I had planed to draw the water with the 12000 gph pump from the cistern but that didn't work out from the bottom of the pump to the bottom of the cistern is a good 6 feet . External Pumps do not pull water they push water so they have a real problem with trying to pull water up the 6 feet even if the water level is at three feet. so the solution was to put the intake tot he pump in the pool at the bottom of the cistern and have a small pump circulate the water from the cistern back to the pond. i have it dump in the pond right at the negative edge so it fills that little pool as fast as possible. Its for this reason i may not be done with the pond i may enlarge that little pool to an other pond and have it end right next to the bog this way there is only a small lift for the pump of 6 feet. reducing head pressure and distance. i can also have the pump draw from the cistern as it will be maybe a foot or two above the cistern not 6.
 
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I WAS THINKING OF PLACING MATALA PADS UNDER THE BASE BALL SIZED ROCKS IN THE CATCH POOL SO YOU JUST SLIDE A FEW BOULDERS ASIDE AND YOU HAVE ALL THE DEBRIS IN THE MAT
 
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Idk my intake bay pulls all the floating crap into it, which is mostly plants that are getting ripped up by koi and those annoying helicopters seeds off maple trees this past spring. I do have those Aquascape power heads in the pond creating a circular flow near the surface, so surface debris gets pushed in the direction of the intake bay. Will say leaves aren’t an issue with my pond, as none really fall into it. Mostly went with intake bay over negative edge due to the turtles in my pond.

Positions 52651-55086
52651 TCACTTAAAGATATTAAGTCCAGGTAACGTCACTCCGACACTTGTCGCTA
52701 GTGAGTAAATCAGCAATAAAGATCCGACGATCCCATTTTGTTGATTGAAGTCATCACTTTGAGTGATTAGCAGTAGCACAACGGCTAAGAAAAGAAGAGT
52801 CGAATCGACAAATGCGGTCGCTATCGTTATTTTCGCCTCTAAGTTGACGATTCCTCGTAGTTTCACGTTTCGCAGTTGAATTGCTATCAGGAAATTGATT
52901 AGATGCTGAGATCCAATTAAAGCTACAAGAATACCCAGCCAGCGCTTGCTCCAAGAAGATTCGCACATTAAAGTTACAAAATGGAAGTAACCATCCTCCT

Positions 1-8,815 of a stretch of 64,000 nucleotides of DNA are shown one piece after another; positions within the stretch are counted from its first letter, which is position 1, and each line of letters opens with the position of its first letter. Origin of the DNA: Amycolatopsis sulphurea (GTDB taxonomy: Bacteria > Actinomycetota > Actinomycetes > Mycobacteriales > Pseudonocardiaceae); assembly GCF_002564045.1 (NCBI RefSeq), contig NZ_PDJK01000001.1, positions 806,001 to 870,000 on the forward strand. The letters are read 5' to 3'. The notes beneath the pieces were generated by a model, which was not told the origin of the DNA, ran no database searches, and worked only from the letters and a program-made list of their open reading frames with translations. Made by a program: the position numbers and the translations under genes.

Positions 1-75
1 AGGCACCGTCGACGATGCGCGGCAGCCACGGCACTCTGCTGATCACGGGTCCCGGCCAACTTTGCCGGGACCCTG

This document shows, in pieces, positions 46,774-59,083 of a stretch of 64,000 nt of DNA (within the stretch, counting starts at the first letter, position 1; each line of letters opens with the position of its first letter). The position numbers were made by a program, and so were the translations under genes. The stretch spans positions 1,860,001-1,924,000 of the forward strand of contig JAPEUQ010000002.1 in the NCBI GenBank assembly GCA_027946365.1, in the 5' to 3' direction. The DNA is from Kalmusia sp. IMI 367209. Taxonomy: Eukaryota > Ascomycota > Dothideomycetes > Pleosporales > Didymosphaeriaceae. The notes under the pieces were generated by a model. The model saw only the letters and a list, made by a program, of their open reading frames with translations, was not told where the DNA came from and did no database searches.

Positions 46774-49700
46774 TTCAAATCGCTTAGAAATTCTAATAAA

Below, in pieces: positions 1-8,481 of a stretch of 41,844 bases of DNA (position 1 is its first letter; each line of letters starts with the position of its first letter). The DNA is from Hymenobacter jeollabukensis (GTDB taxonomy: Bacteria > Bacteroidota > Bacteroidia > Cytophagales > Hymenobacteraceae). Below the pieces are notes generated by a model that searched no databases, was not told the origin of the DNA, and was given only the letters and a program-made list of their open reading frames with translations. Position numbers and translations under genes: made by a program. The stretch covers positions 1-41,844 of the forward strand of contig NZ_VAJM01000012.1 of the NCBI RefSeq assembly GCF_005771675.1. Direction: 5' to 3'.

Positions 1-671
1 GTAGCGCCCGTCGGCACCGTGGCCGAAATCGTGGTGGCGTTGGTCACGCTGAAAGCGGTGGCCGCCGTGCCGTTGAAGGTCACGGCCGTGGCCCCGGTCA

Agree that you can size a skimmer for a large pond, still use a skimmer at the far end of my pond by the bridge to feed one of the bogs. The other skimmer is abandoned at the moment, in favor of the intake bay, but May end up putting a pump of some sort in there if I add another water feature like one of the 4-5’ tall urns…..

With the intake bay as well, you can always add or remove rocks at the weir/entrance to the intake bay to create the desired effect. Ie widening/narrowing the weir, lowering/raising the depth at weir entrance even after the pond is done, if it doesn’t come out how you imagined.
I KNOW your pushing a lot of water. for the most part a 3 or 5000 gph pump i don't see it doing much pulling in from the surface . it will draw from all levels of the water column. i am just saying a negative edge or skimmer suck strickly from the surface where the newest items that fell in the pond can be drawn out the quickest